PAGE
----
Key point between CNES and AIRBUS DS are also performed during the phase C/D to define the in-orbit operation and the on-ground data processing. Two additional breadboards of the main electronics are delivered to CNES to perform the validation of the electrical interfaces between the instrument and the spacecraft as well as the operation through the satellite on board calculator and central software.

AIRBUS DS is prime contractor for the instrument development, is in charge of the instrument integration and test and manufactures the spectrometer electronics. The industrial team includes the following sub-contractors that all have a strong experience in their fields: SOFRADIR for the spectrometer detector, WINLIGHT OPTICS for the PSP and PAP, CILAS for the spectral filters, HORIBA for the grating, SODERN for the scrambler, EREMS for the imager electronics, CODECHAMPS / SAGEM / ADR for the scanning mechanism elements, BOOSTEC for the SiC mirrors and structural elements, REOSC for the mirror polishing and MECANO ID for the calibration sub-system.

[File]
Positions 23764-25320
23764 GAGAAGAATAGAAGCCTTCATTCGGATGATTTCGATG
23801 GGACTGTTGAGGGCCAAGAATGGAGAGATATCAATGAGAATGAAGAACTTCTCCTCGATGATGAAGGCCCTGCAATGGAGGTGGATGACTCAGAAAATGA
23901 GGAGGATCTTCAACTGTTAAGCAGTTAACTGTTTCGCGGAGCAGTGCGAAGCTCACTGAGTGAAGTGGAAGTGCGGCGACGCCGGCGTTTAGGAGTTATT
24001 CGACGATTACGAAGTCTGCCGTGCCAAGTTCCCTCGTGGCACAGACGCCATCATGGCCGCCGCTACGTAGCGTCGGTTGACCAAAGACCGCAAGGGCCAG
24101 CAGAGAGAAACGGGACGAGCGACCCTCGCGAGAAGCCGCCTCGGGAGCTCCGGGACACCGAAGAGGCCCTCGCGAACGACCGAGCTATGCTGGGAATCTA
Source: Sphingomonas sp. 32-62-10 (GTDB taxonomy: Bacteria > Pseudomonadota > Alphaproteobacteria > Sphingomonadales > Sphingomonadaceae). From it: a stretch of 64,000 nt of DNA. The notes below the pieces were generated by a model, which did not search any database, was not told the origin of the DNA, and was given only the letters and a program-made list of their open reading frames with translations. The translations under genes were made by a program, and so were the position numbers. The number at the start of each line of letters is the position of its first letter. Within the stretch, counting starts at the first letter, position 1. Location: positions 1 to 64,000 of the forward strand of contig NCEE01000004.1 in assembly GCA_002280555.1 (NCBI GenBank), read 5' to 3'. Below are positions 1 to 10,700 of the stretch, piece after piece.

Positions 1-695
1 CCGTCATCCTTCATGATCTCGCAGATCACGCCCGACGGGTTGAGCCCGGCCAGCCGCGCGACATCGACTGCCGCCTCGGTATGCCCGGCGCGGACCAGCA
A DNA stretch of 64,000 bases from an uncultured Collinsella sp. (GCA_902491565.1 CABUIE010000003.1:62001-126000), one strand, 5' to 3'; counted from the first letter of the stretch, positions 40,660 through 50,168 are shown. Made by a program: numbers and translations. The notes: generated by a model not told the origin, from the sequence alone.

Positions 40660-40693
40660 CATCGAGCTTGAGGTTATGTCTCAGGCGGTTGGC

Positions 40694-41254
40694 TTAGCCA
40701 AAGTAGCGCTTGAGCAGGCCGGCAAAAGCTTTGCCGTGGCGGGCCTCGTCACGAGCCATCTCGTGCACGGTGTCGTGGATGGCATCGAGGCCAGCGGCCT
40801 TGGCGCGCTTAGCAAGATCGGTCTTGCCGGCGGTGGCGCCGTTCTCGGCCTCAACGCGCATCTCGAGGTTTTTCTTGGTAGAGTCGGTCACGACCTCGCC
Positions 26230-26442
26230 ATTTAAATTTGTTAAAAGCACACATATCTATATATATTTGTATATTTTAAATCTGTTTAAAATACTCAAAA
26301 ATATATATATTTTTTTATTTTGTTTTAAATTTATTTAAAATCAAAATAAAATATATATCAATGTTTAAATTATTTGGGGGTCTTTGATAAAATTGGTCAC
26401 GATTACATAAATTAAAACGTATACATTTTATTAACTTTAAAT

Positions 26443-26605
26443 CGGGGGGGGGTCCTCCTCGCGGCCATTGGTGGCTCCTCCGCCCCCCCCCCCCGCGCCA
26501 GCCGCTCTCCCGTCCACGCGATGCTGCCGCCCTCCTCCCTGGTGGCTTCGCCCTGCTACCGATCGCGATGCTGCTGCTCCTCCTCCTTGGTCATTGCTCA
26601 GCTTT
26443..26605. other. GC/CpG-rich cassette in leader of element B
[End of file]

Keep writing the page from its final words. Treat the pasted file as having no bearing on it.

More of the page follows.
Arnaud VARINOIS, Didier PRADINES, François BUISSON, “MicroCarb: a micro-satellite for atmospheric CO2 monitoring.”Google Scholar


Christian Buil*, Véronique Pascal, Jacques Loesel, Clémence Pierangelo, Lionel Roucayrol, Laurie Tauziede, “A new space instrument concept for the measurement of CO2 concentration in the atmosphere.”Google Scholar


Réjane IBOS, Jean JAUBERT, Didier PRADINES, Arnaud VARINOIS, “MicroCarb Microsatellite: Mission and system analysis for pointing modes definition and constraints management.”Google Scholar

© (2017) COPYRIGHT Society of Photo-Optical Instrumentation Engineers (SPIE). Downloading of the abstract is permitted for personal use only.
Frederick Pasternak, Philippe Bernard, Laurent Georges, Véronique Pascal, "The microcarb instrument", Proc. SPIE 10562, International Conference on Space Optics — ICSO 2016, 105621P (25 September 2017); doi: 10.1117/12.2296225; https://doi.org/10.1117/12.2296225